Post-earthquake US & ally troop deployment in Haiti will ensure continued US control in the country while promoting American military deployment abroad as a force for good in the public mind.
The international response to the January 12th magnitude-7.0 earthquake that caused significant damage to Haiti has been prompt. Countries from around the world have pledged to provide both monetary and non-monetary support.
Notably, the United States has announced that helicopters, a hospital ship and as many as 10,000 troops will be sent. Damaged infrastructure and a deteriorating security situation have contributed to difficulties in delivering aid and troop deployment.
US Secretary of State Hillary Clinton met with Haitian President René Préval on Saturday, while former President Bill Clinton is scheduled to meet with him today.
Former President-elect Jean-Bertrand Aristide, who was reinstated with US military support under Bill Clinton only to be ousted again in a US-backed coup in 2004, remains in exile.
Canada, which is widely thought to have also played a role in the 2004 coup, has also agreed to send 1,000 troops.
Although the troop deployment is being promoted as humanitarian some critics allege that the US is using the disaster as a pretext to occupy the country like it did from 1915-1934.
The US troop deployment is being administered by US Southern Command. Its stated mission is to “conduct military operations and promote security cooperation to achieve U.S. strategic objectives.”
Other US-led military engagements have been promoted as required to promote stability and humanitarian ends including the current occupation of Afghanistan and Iraq and attacks on Pakistan and Yemen.
Unlike previous US military engagements, however, widespread public concern for the earthquake victims will mean that the deployment of troops will serve not only to ensure continued control of the country but also to promote US military intervention as a force for good in the public mind.
The History of Haiti
In 1493 Spain claimed the island that is now divided as Haiti and the Dominican Republic. The indigenous population was largely wiped out after the arrival of Europeans. After the French established a colony on the island, Spain ceded the Western third to France under the 1697 Treaty of Ryswick.
Slaves were imported from Africa to the French territory to grow tobacco, indigo, cotton and cacao. By the 1780s approximately 790,000 slaves produced much of Europe’s sugar and coffee.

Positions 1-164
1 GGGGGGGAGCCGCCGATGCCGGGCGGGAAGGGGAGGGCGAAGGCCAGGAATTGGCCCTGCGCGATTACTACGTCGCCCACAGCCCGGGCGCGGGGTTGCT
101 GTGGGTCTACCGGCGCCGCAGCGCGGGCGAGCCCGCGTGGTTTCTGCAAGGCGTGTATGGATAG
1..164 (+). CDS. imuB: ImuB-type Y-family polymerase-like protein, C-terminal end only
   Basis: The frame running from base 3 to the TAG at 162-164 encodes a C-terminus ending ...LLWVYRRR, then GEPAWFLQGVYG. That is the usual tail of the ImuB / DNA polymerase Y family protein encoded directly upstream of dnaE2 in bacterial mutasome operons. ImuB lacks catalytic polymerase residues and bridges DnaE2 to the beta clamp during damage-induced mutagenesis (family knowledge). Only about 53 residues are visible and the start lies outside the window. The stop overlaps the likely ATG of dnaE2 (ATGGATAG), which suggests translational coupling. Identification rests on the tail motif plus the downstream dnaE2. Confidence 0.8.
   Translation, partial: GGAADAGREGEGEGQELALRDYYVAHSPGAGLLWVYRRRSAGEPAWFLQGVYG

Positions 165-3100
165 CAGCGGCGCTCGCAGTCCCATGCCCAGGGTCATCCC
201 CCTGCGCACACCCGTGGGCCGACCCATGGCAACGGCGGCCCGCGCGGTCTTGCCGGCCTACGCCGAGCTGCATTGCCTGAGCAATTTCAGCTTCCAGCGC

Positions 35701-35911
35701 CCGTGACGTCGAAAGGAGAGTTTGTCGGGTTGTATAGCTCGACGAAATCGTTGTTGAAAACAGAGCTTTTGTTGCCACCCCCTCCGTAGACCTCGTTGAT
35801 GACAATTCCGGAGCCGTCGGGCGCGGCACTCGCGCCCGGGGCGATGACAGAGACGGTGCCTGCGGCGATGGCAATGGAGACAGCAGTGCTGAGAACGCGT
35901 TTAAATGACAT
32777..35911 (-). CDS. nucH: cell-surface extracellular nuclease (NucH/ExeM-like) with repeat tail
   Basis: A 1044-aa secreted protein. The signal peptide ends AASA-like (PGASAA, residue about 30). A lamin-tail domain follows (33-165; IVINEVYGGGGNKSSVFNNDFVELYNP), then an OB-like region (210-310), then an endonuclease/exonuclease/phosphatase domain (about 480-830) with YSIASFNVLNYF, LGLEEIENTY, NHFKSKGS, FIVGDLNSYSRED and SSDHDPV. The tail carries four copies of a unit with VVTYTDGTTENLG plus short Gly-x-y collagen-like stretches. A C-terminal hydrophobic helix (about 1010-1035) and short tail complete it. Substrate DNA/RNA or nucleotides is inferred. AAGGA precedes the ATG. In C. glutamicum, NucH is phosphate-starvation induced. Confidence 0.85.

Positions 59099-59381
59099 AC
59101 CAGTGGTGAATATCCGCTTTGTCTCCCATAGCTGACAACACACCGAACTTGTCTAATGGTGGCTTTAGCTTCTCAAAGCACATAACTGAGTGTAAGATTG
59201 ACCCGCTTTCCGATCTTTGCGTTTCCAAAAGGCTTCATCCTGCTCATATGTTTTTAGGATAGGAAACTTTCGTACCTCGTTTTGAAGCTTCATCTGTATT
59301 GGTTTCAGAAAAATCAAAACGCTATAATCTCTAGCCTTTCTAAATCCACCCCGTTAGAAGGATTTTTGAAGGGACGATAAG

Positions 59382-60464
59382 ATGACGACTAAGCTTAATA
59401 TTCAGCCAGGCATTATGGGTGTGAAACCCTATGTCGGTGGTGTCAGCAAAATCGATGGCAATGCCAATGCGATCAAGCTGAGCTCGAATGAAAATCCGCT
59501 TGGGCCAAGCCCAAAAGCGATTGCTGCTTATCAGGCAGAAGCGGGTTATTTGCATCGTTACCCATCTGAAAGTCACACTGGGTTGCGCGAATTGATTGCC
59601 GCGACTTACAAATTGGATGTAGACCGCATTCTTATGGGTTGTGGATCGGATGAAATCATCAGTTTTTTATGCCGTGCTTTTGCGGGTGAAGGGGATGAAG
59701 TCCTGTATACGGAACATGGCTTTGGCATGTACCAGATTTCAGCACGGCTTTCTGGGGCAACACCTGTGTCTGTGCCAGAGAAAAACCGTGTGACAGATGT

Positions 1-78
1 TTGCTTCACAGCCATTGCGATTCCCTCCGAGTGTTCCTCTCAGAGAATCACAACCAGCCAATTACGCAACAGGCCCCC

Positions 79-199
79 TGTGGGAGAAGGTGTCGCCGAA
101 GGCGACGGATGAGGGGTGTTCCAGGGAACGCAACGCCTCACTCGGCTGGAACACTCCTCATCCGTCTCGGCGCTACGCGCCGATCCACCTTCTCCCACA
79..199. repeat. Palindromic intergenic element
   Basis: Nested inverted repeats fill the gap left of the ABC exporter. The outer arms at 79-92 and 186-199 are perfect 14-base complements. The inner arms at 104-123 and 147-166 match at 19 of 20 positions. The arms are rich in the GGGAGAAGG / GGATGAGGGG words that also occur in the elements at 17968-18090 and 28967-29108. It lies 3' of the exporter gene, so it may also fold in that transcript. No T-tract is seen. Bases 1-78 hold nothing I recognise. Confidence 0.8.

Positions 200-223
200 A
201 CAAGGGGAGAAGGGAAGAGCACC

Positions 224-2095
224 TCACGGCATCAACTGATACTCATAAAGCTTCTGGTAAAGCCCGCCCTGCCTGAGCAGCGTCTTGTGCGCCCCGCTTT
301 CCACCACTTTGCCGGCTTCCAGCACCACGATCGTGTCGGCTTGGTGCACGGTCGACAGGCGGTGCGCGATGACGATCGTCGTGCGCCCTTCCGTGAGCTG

The French revolution in 1789 and war with Britain resulted in instability in the French territory. In 1804, after a military victory was won, former-slaves declared Haiti an independent country and ousted or killed the remaining white slave-owners. This precedent caused great concern amongst those engaged in the slave trade and the country was ostracized from the international community. France imposed significant reparations against the country and the United States refused to recognize Haiti until 1862.
In 1915 the Unites States occupied Haiti in response to fears by American banks that loans would not be repaid if pro-US leaders lost control. Under US occupation the Haitian treasury was used to repay loans to American and French banks. US advisors and marines ran the country until withdrawal, which was completed in 1934.
In 1991 President Jean-Bertrand Aristide was elected to power. He was ousted in a military coup that is alleged to have included US involvement later that year. In 1994 Aristide was put back into power by the United States under Bill Clinton, reportedly on the conditions that he support certain pro-US economic policies.
In 1995 René Préval was elected President. Aristide did not run as the constitution did not permit consecutive Presidential terms. In 2000 Aristide was again elected in a contentious election that was boycotted by opposition parties.
In 2004 Aristide was ousted in a coup widely thought to have been backed by the US. After an interim government René Préval was again elected President in 2006. He remains the president of Haiti to this day.